My Latest Gig

I’m not sure how it happened exactly, but somehow all the stars have aligned and I am making a re-entrance into the theatre community after a long absence. This time as a reviewer for (Cult)ure Magazine.  You can check out some of my reviews of the Fringe Festival there under the theatre tab.  Writing for (Cult)ure has been a pretty sweet gig and I’m fortunate to be working with my friend Kevin who is a fantastic editor. I’ve really enjoyed attending the Fringe and writing about theatre on behalf of (Cult)ure and I look forward to doing more articles/reviews for this excellent publication

You might be interested to know that way back before I even started this blog I wrote a comment at the Ottawa Arts Newsletter about theatre criticism/review (Link).

As you will see from my reviews, I’ve since come around to both Jessica and Sterling’s approach to criticism. Thank you both for informing my thinking on this issue. I am now one of the enlightened 🙂

I am also taking the less conventional approach of inserting myself directing into my reviews and writing about the chance encounters and conversations that make theatre special.  If anyone has any comments on the approach I’ve taken or other review feedback I would be interested to hear it.  Enjoy the Fringe while it lasts! Go out and see some shows!


8 responses to “My Latest Gig

  1. Wayne,
    Thanks for posting this – I hadn’t read Jessica’s piece on reviewing so I’m glad you threw in that link – especially in light of all our recent conversations about reviews.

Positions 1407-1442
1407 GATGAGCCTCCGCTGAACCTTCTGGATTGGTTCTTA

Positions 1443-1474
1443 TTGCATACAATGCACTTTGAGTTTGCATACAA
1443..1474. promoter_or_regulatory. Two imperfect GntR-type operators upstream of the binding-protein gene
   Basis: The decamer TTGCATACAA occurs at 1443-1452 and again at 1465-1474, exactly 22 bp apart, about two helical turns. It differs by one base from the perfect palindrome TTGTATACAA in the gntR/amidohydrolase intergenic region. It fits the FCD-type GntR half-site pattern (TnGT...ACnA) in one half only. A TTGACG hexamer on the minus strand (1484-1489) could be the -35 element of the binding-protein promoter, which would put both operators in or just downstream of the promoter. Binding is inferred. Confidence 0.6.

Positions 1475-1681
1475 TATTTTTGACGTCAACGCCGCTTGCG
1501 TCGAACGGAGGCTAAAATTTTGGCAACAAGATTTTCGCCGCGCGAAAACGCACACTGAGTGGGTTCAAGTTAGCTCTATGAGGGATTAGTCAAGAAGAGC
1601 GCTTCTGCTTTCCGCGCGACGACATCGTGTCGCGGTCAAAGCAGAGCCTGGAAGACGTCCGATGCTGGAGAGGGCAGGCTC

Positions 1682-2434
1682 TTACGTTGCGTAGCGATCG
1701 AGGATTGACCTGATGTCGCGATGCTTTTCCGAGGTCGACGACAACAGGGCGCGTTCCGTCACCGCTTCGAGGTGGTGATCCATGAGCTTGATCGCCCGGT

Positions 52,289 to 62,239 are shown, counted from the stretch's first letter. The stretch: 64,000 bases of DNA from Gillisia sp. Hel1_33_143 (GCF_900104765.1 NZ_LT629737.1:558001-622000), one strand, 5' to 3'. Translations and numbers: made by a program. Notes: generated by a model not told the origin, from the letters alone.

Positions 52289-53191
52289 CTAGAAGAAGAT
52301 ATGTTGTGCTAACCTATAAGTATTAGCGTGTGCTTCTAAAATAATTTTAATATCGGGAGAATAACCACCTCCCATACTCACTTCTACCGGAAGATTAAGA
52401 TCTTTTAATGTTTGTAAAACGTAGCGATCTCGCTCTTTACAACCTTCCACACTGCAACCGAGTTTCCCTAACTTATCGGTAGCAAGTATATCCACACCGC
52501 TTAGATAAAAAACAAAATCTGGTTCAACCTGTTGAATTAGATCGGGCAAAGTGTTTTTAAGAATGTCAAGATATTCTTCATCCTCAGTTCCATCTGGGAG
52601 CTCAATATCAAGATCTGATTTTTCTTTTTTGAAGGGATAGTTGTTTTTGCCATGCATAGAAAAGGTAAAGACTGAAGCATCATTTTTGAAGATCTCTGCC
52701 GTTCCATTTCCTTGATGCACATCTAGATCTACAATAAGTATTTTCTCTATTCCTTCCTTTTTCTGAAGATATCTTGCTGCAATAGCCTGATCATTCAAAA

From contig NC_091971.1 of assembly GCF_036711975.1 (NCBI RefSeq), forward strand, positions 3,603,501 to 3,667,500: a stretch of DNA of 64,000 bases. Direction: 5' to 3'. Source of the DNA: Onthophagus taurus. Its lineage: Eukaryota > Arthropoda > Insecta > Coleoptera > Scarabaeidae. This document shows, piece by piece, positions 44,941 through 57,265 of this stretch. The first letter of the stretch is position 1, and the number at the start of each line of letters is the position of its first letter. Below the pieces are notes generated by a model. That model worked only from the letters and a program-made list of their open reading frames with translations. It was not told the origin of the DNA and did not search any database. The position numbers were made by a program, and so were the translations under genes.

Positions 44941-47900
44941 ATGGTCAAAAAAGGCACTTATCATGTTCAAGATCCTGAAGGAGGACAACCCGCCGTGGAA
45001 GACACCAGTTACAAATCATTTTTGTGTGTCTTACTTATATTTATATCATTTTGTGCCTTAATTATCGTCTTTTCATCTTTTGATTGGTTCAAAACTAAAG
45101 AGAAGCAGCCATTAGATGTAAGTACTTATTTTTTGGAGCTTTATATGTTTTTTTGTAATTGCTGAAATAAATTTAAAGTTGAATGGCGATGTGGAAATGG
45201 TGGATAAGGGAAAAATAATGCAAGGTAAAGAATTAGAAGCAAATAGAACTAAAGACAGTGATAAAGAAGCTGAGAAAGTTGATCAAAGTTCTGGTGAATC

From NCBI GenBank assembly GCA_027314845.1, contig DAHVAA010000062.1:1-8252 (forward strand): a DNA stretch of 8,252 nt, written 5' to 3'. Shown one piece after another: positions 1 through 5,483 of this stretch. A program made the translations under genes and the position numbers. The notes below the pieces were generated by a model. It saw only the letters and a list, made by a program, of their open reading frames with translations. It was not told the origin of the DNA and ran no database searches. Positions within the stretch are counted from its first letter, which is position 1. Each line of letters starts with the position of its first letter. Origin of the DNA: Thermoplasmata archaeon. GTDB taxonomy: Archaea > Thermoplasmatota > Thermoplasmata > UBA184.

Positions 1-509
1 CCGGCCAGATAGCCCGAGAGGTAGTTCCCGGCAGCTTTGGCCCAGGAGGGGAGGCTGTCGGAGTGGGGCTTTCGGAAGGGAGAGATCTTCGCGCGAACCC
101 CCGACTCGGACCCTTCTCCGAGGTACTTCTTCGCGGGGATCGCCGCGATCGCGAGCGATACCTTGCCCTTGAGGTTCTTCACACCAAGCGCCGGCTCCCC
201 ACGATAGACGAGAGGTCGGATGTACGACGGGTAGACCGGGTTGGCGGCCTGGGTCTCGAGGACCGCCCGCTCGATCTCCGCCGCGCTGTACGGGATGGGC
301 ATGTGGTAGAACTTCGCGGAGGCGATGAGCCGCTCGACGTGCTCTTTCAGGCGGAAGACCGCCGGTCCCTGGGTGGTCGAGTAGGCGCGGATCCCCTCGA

I hate to stir things up (or maybe I love to) but I hope that you haven’t completely abandoned your original ideas about reviewing.
    I found myself agreeing with a lot of your original statement:
    -I do think promotion results from engaging in and encouraging discussion
    -I do think the reviewer should be thinking about the audience more than the artist – I do think it is their responsibility to say this is or isn’t worth someone’s time and money (in a carefully constructed and articulate review that takes all aspects of the production into consideration)
    -and most importantly, I do think it is impossible to cater to both audiences precisely because the chances of an artist, especially at this stage of their process, actually taking constructive criticism and incorporating it into their work, are slim to none. The advice a reviewer provides should be for the audience, not for the artists.